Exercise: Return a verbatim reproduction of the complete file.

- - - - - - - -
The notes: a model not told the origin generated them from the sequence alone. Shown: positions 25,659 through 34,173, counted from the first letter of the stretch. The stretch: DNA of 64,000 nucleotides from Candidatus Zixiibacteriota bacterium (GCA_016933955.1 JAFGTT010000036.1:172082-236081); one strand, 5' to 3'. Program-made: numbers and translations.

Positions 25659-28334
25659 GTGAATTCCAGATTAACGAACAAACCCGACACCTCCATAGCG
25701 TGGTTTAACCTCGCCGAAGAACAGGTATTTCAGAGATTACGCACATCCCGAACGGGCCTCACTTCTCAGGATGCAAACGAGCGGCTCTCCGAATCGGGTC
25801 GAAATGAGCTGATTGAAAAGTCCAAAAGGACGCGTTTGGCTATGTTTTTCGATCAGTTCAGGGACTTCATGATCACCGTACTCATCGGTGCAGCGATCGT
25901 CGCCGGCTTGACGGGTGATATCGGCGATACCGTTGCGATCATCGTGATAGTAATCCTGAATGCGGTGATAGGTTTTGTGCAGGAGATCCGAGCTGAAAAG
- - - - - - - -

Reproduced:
The notes: a model not told the origin generated them from the sequence alone. Shown: positions 25,659 through 34,173, counted from the first letter of the stretch. The stretch: DNA of 64,000 nucleotides from Candidatus Zixiibacteriota bacterium (GCA_016933955.1 JAFGTT010000036.1:172082-236081); one strand, 5' to 3'. Program-made: numbers and translations.

Positions 25659-28334
25659 GTGAATTCCAGATTAACGAACAAACCCGACACCTCCATAGCG
25701 TGGTTTAACCTCGCCGAAGAACAGGTATTTCAGAGATTACGCACATCCCGAACGGGCCTCACTTCTCAGGATGCAAACGAGCGGCTCTCCGAATCGGGTC
25801 GAAATGAGCTGATTGAAAAGTCCAAAAGGACGCGTTTGGCTATGTTTTTCGATCAGTTCAGGGACTTCATGATCACCGTACTCATCGGTGCAGCGATCGT
25901 CGCCGGCTTGACGGGTGATATCGGCGATACCGTTGCGATCATCGTGATAGTAATCCTGAATGCGGTGATAGGTTTTGTGCAGGAGATCCGAGCTGAAAAG